Carriage House: A pretty and spacious sidewalk cafe abuts this Southern charmer, and the people-watching along this stretch of Division Street is never dull. New additions to the menu include a lovely strawberry salad with English-pea creme fraiche, a modern take on hoppin' John that includes nuggets of pork belly, and a sized-for-two lamb-chop entree with grits, pickled favas and mint vinaigrette. Beer selection and cocktails are strong points. Open for lunch or brunch six days (closed Monday). 1700 W. Division St., 773-384-9700.

Chicago Firehouse Restaurant. This South Loop restaurant's backyard patio is softly lit enough to qualify as sultry. The area is bordered by high stone walls and raised beds of uplit trees and shrubs, and most of the tables have umbrellas. Steaks are the big draw here, but the kitchen also puts out a very good roasted chicken, a first-rate crabcake and a hefty signature burger, all of which will save you money vis-a-vis the big beef. On Tuesday nights, "Pinot on the Patio" offers $5 glasses of pinot noir, pinot gris and pinot grigio. 1401 S. Michigan Ave., 312-786-1401.

Gibsons Bar & Steakhouse — Oak Brook. Surrounded by tall trees and a flagstone waterfall, equipped with retractable shades, Gibsons' 200-seat patio can seem far, far removed from the heavy traffic nearby and the Oakbrook Center Mall across the street. But that's what you want from an outdoor space, isn't it? 2105 Spring Road, Oak Brook, 630-954-0000.

Greek Islands Lombard. The suburban outpost of a reliable Greektown mainstay offers outdoor comfort via its pergola-shaded, bi-level outdoor space, done in Aegean blue and white. The menu is exactly what you expect — not in and of itself a bad thing — and it's reliable. 300 E. 22nd St., Lombard, 312-932-4545.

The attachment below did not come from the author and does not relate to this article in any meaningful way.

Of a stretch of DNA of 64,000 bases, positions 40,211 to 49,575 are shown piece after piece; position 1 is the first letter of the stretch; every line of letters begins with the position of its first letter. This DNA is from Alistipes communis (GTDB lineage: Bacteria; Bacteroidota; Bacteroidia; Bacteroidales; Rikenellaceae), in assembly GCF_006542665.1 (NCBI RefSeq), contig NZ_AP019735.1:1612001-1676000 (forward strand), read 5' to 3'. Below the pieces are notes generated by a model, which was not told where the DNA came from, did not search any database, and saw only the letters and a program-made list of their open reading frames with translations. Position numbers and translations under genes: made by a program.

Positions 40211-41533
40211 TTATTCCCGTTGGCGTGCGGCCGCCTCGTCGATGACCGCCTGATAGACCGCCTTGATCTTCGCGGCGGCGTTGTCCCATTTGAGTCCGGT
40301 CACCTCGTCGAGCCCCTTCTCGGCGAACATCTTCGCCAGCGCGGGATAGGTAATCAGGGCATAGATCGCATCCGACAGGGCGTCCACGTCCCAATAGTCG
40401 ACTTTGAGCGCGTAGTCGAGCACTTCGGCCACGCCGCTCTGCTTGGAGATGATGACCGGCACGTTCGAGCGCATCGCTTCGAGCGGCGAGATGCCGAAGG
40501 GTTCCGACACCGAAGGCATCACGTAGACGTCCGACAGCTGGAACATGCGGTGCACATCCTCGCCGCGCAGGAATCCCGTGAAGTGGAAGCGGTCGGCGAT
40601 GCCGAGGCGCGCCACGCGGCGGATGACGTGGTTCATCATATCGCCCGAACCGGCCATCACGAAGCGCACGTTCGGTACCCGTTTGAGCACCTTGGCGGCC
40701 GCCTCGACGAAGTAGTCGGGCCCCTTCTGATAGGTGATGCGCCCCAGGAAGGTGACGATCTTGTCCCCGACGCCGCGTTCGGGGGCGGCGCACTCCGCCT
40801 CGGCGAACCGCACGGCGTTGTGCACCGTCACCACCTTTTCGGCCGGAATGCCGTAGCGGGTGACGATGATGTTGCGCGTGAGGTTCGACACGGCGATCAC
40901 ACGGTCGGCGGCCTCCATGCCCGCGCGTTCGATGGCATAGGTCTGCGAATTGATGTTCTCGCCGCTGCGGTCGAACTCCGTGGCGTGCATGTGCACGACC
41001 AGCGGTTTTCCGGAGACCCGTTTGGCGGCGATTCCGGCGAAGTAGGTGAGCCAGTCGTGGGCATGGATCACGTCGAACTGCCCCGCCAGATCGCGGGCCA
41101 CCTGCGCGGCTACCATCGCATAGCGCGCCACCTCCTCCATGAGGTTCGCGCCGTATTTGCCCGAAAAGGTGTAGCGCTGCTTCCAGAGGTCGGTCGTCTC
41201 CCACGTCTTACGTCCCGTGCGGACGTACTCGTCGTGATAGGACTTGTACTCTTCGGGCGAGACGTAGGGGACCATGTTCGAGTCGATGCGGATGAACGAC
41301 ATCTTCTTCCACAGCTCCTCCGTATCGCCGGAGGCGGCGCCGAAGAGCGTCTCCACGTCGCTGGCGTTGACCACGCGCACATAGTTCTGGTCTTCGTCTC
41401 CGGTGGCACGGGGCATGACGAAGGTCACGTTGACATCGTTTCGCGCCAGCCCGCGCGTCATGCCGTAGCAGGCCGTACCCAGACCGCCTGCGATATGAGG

Maya Del Sol. The spacious outdoor patio offers propane heaters and gas fireplaces if it's a little cold, colorful blankets if it's even colder and will lend you a pair of sunglasses if it's nice and sunny. Good, solid value-driven menu is highlighted by good ceviches and better margaritas. 144 S. Oak Park Ave., Oak Park, 708-358-9800.

Piccolo Sogno. Still one of the most beautiful outdoor dining options in the city, the restaurant's outdoor space offers privacy fencing, mature landscaping, dramatic lighting and, of course, Tony Priolo's exceptional Italian menu. The only trouble is that, when the weather is nice, nobody wants to eat indoors. 464 N. Halsted St., 312-421-0077.

Red Door. Throughout the history of this space, previously home to Cafe du Midi, Meritage and Duchamp, outdoor dining has always been a draw. And so it remains, now a small-plates concept by chef Troy Graves, with a redesigned (last year) tri-level outdoor area with simple wood seating. 2118 N. Damen Ave., 773-697-7221.

Salsa 17. This lively Mexican restaurant in downtown Arlington Heights doesn't offer alfresco dining per se, but when the weather behaves, the huge windows are thrown open for an open-air effect, which goes nicely with the menu and the very good margaritas. 17 W. Campbell St., Arlington Heights, 847-590-1122.

Sola. I really like Carol Wallack's tastefully designed interior more than I like dining outside here, but given the natural advantage of tree-lined Byron Street to set with outdoor tables, alfresco is hard to resist, especially at brunch. 3868 N. Lincoln Ave., 773-327-3868.

Tesori. This used to be Rhapsody, but while the restaurant name has changed and there's a new Italian menu in place, the outdoor garden is as inviting as ever, a green oasis in the heart of the Loop. Yes, the occasional "L" car will screech around a nearby turn, but that just emphasizes how unusual a spot this is. 65 E. Adams St., 312-786-9911.

Tokio Pub. A small-plates pub offering Japanese and Latin-influenced small plates (house-made ramen, fish tacos) in an open-air space protected from all but the most wind-driven elements. Attached to Shaw's Crab House, so if you crave more substantial food, you can always stroll in there. A good place for a drink and a bite. 1900 E. Higgins Road, Schaumburg, 847-278-5181.


Twitter @philvettel

Copyright © 2015, RedEye
Related Content